A friend of mine who refs basketball once told me that you’re only as good as your last call.
I don’t think he was trying to be deep
(Wait. is that a word?)
Actually, I know he wasn’t trying to be deep
(And yes, I’m sure that’s a word).
But I thought of it again last night.
We had broken my golden rule of travel.
We stopped along the way.
I never stop. There is one goal in traveling.
And this time getting there included an $85 speeding ticket for trying to get there a little too quickly.
And I told the officer, “I haven’t even been pulled over in almost 20 years.” And he said, “Well that’s wonderful but you were going 75 in a 65.”
In my defense, it had been 70. So technically, I was going 75 in a 70.
The officer didn’t see it that way.
Afterwards, I apologized to the kids and asked for their forgiveness. I told them Mom hadn’t seen the new sign, but that was no excuse and we talked about other ways we could’ve spent that $85 dollars.”
And then I asked if anyone had remembered when their Dad gotten a ticket in Kansas City.
Just thought it was worth mentioning. 🙂 Ya know, for the record.
Coulter, sensing my frustration and embarrassment and being the ever optimist, says, “Well. At least maybe they can use that money to build new roads, here.”
Well, yes. There’s that.
Headed back to Nebraska.
I wanted to see my friend. I needed a boost that only this girl can give and she’s the one who said, “Yes, life is too short, but sometimes life is too long,”
And life is not too long to pretend to love. I could’ve done that.
But life is WAY too long to pretend being loved.
I couldn’t do.
Anyway, we stopped. We played. And our little ones became instant BFF’s.
And my friend asks, “Who wants strawberry shortcake?’
Emma Claire, excited, says, “Yes! Please! Only, no strawberries, please.”
Ya know. Just the cake and whip cream.
I’m building a life based on health and wellness and my daughter is thrilled at the idea of strawberry shortcake.
And I hear the whispers. Sleepover. Stay. Sleepover. Stay.
I delayed leaving by one hour.
I delayed leaving by two hours.
And then I hear it.
“She’ll say no. Just wait.”
Uhm. Yeah. Excuse me? Anyone here remember our summer of saying Yes! All summer long? Yes. Yes. Yes. And here he is? My precious son whispering to his new, fast friend—
“She’ll say no.”
Assuming the no?
And I thought about our vacation.
The whole past week.
We swam. We rode horses. We drove Rangers. We looked for hide-outs. We built things. I don’t know what kind of things, but ya know, things with sticks and we climbed hay bails and we went canoeing and we drove go-carts and we climbed ladders and jumped onto rope swings (what? it’s totally safe!) and we had sleepovers with our Arkansas friends and we went to VBS at the little red-brick First United Methodist Church that I grew up in and was baptised in and was married in and I said “yes.”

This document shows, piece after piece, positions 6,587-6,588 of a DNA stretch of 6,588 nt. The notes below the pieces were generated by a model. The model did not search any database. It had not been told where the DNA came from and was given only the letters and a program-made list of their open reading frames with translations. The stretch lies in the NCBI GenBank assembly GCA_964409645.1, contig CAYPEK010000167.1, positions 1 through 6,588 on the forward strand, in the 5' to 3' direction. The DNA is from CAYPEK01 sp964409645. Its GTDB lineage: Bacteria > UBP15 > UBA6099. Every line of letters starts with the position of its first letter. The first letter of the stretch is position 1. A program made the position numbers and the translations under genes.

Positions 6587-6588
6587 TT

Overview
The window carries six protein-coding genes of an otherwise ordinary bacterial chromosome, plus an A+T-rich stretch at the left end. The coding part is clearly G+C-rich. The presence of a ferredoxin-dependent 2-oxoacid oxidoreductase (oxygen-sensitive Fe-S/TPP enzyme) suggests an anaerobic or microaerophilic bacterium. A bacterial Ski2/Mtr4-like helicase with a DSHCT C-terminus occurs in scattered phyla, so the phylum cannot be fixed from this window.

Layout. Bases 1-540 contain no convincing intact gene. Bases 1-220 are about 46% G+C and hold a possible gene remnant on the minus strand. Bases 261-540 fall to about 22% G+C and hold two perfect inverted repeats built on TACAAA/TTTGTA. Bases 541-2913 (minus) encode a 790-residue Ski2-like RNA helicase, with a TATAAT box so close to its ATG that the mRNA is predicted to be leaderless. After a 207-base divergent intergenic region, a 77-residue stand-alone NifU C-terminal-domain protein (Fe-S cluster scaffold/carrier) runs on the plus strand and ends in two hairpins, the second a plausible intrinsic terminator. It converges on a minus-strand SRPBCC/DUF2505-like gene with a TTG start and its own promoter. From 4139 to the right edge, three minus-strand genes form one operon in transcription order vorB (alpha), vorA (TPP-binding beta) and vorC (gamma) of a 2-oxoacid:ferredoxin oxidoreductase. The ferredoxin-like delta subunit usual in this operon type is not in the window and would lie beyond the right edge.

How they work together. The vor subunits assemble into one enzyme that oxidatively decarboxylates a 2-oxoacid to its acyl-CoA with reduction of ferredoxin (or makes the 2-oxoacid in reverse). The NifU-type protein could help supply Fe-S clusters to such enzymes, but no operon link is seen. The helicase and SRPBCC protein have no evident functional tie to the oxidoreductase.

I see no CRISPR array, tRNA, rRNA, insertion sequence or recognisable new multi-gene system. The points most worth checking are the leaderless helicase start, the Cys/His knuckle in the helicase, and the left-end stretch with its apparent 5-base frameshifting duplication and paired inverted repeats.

A whole heck-of-a-lot!
Oh wait. I wasn’t baptized there. I was baptized in the Baptist church.
The only time I remember saying no all week was when Eli, Coulter’s cousin, came up to the house asking for a BB gun. Evidently they wanted to be prepared should a snake invade their secret hideout.
And there were no BB guns.
And there were no snakes.
And technically, I didn’t have to even say no, because my sister said it first.
I said yes. All. Week. Long.
And his first thought is, “She’ll say no.”
So, ya know—
I did what any mature, capable, single Mother of two would do.
I said, “HALE YEAH! We can stay for a sleepover.”
But my feelings were hurt, and I thought back to my friend.
“You’re only as good as your last call.”
A week of yes.
What the HALE? A SUMMER of yes!
And yet he we are and I know.
I’m only as good as my last call.
“Yes!” I say, barely audible.
And they scream! And they squeel!
And it won’t last long and you can’t always (and shouldn’t always) say yes, but for me this was an easy call.
Making new memories.
And remembering precious old ones.
The next morning our trip home was rough.
Like terrible alien children invaded the bodies of my sweet, well-mannered, normally awesome (except for the occasional bouts of throwing up) travelers.
They were tired and didn’t want to drive back.
I was tired and didn’t want to drive back.
Coulter said, “I want to stay in Arkansas.”
I said, “I want to stay in Arkansas.”
Emma Claire, piping up like Baby Bear from the Three Little Bears said, “I want to stay in Arkansas too, but I really miss my best friend, Elena.”
And she started to cry.
So we called Elena.
Only I think she talked to Elena’s Mom. But she thought it was Elena, so it was all good.
And we pulled off the interstate.
We took deep breaths.
I asked for their help.
Traveling alone isn’t for the faint of heart.
Chips. Gatorade. Tea.
More fruit chews.
We do whatever it takes.
Emma Claire soon fell asleep and Coulter and I did a silent celebration dance and the Lord carried us home.
Pulling onto our street, Coulter nudged his sister, “Emma Claire! We’re in Fremont! We’re in Fremont!”
She woke up out of a deep sleep and said, “ELENA!”
I said yes, honey. Momma’s right here.
“Uhm, Mom?” Coulter starts. A little worried.
“She didn’t say momma. She said Elena.”
We pull into the driveway and Emma Claire says, “Thank you for getting us home safely.”
I know, right? So sweet.
“Oh, Emma Claire. Thank you for saying that. That is so kind of you.”
“I wasn’t talking to you, Mom. I was talking to Jesus.”
Uhm, yeah. OK.
You’re only as good as your last call.
And I’m sure I get plenty of them wrong, but considering that Emma Claire remembered to thank Jesus for His traveling mercies, I’m thinkin’ I get a few of ’em right too.
Ya know, humbly speaking.
He has done.
And is doing.
And is gonna do.
And I could go on. 🙂
The countdown is on!